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I would like to thank the broad computing research community which has taken the time to share its thoughts and concerns about the recent closure of our research lab in Silicon Valley. I share with all of you a strong belief in the value of fundamental research and its importance for the long-term viability of our company, our industry, and our society, and want to reassure you of Microsoft’s commitment to fundamental research. Unfortunately, no organization—governmental, industrial, or academic—is immune to change and the technology business in particular is defined by rapid evolution. Technology businesses need to constantly adapt in order to survive. In July, our new CEO, Satya Nadella, discussed how Microsoft would transform to be the productivity and platform company for a mobile-first, cloud-first world, and evolve its culture to be more nimble. This transformation included reducing our workforce by 18,000 jobs. Each organization within Microsoft, including Microsoft Research, is accountable for driving changes in culture and organization, and each has to participate in the job reductions. No one at Microsoft feels good about the fact that a significant number of our friends and colleagues were laid off. These people contributed to the success of Microsoft over many years. As one can readily imagine, the decisions made about how the cuts were implemented within Microsoft Research were extremely complicated and personally painful. We feel with you the sense of loss that has been evoked by the closing of our Silicon Valley lab. We also understand the concerns that have been raised about the impact of these layoffs on certain parts of the community. We appreciate the community effort in helping those who have been impacted in the process, and we will be part of this effort.
Please understand, though, that despite these layoffs, Microsoft maintains its commitment to fundamental research at a historically high level. Microsoft Research still stands strong with more than 1,000 people in labs worldwide, making it one of the largest research institutions of its kind in the world, either industrial or academic. Microsoft Research continues to be one of the very few organizations in industry that does true academic-style open research. We will continue to partner with the academic research community not only in moving forward the state of the art in computing but also in developing computing talent around the world. As he was retiring from his role as Chief Research Officer more than a year ago, the founder of Microsoft Research, Rick Rashid, said that what he cared about most was that Microsoft Research and its people would stay true to its values: a commitment to fundamental research and a commitment to creating a future, both for Microsoft, and for the field of computing. I assure you that those values have not changed.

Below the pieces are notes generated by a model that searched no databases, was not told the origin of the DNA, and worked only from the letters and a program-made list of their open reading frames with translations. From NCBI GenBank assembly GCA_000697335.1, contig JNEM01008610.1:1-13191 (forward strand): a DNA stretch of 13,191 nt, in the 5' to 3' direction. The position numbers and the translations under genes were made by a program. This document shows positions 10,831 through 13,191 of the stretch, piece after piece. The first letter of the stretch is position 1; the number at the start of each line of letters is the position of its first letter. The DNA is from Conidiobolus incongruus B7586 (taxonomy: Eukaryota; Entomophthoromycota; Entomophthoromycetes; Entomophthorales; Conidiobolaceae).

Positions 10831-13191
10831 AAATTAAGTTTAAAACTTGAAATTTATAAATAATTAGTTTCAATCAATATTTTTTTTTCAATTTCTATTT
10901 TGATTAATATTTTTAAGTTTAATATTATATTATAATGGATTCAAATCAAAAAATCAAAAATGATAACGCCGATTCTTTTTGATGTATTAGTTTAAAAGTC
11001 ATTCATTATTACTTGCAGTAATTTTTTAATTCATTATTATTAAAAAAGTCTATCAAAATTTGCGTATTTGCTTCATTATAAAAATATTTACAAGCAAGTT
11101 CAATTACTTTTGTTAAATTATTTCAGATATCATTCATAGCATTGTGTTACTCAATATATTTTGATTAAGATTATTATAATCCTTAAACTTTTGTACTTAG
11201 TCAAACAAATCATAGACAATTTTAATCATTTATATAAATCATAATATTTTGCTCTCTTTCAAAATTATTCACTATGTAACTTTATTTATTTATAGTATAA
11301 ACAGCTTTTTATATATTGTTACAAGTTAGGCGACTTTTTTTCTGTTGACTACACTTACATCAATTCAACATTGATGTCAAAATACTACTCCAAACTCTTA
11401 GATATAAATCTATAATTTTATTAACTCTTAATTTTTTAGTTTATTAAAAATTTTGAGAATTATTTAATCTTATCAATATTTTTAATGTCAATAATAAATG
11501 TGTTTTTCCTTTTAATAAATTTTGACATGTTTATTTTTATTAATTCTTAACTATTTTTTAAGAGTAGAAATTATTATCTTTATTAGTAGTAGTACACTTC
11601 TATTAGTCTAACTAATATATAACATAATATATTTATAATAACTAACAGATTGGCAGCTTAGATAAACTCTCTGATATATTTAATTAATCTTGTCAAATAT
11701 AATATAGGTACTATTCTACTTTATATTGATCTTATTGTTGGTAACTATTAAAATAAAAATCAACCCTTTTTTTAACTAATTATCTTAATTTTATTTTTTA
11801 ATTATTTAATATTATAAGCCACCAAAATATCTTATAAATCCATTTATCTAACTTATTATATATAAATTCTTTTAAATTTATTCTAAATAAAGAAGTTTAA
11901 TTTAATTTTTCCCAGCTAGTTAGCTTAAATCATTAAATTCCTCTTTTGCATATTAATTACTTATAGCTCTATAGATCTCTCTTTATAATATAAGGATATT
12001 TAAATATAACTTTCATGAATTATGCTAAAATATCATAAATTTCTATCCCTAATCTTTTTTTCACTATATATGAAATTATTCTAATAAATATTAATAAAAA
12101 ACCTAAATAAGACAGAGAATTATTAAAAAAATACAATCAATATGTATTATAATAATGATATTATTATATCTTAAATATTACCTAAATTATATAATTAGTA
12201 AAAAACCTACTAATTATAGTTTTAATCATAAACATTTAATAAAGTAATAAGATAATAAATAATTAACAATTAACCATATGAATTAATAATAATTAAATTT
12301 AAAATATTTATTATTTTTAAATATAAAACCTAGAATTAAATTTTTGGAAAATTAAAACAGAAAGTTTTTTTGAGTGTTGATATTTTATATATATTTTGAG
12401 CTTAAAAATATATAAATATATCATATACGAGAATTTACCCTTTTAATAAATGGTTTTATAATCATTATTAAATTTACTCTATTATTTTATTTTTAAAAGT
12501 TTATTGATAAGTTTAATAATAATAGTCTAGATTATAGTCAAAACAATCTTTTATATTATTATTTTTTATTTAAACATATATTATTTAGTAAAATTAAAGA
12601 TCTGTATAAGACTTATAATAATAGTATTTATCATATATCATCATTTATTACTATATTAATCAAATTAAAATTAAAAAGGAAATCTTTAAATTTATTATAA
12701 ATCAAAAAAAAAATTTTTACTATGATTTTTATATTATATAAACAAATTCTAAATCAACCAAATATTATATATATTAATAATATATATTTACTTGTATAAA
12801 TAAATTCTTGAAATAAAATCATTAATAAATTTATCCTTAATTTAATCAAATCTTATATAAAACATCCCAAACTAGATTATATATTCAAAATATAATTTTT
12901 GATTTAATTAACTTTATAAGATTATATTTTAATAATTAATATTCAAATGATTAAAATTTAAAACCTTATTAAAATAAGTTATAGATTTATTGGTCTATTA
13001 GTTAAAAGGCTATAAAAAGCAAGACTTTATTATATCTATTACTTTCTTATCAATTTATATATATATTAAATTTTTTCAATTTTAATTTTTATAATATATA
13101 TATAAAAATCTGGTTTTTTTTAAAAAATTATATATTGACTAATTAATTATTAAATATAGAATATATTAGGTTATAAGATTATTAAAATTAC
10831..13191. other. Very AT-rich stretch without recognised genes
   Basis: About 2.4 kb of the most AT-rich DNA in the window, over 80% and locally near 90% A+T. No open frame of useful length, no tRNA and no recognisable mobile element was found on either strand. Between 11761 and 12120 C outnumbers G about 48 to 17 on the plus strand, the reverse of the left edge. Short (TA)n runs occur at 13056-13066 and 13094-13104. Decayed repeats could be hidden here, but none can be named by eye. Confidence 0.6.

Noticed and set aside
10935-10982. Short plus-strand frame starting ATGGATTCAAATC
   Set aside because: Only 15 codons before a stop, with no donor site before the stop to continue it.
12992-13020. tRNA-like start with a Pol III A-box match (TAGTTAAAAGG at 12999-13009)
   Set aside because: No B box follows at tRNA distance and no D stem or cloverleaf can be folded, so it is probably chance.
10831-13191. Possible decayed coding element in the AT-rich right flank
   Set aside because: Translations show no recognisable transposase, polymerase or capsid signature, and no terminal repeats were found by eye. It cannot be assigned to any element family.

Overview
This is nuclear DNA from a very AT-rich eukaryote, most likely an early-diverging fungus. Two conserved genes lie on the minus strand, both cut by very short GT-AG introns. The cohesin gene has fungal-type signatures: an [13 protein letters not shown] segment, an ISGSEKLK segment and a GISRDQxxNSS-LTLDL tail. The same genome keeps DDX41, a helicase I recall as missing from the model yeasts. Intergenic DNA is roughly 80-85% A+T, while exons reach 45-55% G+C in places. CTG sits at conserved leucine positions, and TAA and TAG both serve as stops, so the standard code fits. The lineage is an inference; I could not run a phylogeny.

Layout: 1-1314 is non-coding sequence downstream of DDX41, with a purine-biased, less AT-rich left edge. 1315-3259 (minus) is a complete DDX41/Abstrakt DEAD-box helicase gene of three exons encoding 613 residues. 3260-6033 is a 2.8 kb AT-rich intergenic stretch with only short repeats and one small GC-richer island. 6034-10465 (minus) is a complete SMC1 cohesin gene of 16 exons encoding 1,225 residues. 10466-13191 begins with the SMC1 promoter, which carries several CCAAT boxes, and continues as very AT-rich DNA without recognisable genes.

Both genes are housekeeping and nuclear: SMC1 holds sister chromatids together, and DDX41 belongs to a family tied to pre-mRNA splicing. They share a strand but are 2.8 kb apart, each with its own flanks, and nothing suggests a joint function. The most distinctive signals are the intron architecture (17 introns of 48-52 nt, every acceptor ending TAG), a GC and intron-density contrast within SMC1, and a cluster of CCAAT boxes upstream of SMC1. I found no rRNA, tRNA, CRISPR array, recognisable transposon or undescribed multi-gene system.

—Harry Shum, Executive Vice President, Technology & Research
The past decade has witnessed an incredible boom in Chinese academic research—a boom fueled in large measure by talented young researchers. Over the past three years, I’ve had the privilege of supporting the Joint PhD Program, in which Microsoft Research Asia collaborates with leading Chinese universities to discover and foster outstanding research talent. From 1998 to 2013, more than 150 Chinese students have participated in this program.
Some of the young researchers who gathered for the first Microsoft Research Asia PhD Forum
“How about hosting a forum to get all these young talents together and provide them an opportunity to inspire each other?” I felt quite excited when this idea came up during a Joint PhD Program committee meeting. After a month of preparation, the first Microsoft Research Asia PhD Forum was held on December 12, 2013. It was a rousing success, bringing together not only the program’s PhD students but also more than 60 additional doctoral students from Peking University, Tsinghua University, Beihang University, and the University of the Chinese Academy of Sciences. This PhD forum provided a platform for direct communication among top doctoral students. As one participant observed, it gave the young researchers a unique opportunity “to exchange ideas with fellows who have similar research experiences, which is very helpful and distinctive.” In addition to this overall sense of camaraderie and mutual inspiration, the forum featured many impressive sessions. Yu Zheng, a lead researcher at Microsoft Research Asia and a renowned expert on the burgeoning field of urban computing, gave an opening keynote that discussed how city problems could be addressed by using big data. This speech, from a researcher who was named one of world’s top innovators under 35 by MIT Technology Review, was an inspirational event, and many students clearly viewed Dr. Zheng as a role model. Xiaohui Wang, a PhD student from Tsinghua University, told us with enthusiasm, “I was inspired by Yu Zheng’s talk. It was great to learn how top researchers at Microsoft Research Asia have advanced their research progress.”
Zhen Cui, left, and Dong Chen discussed their work on face recognition during the oral session.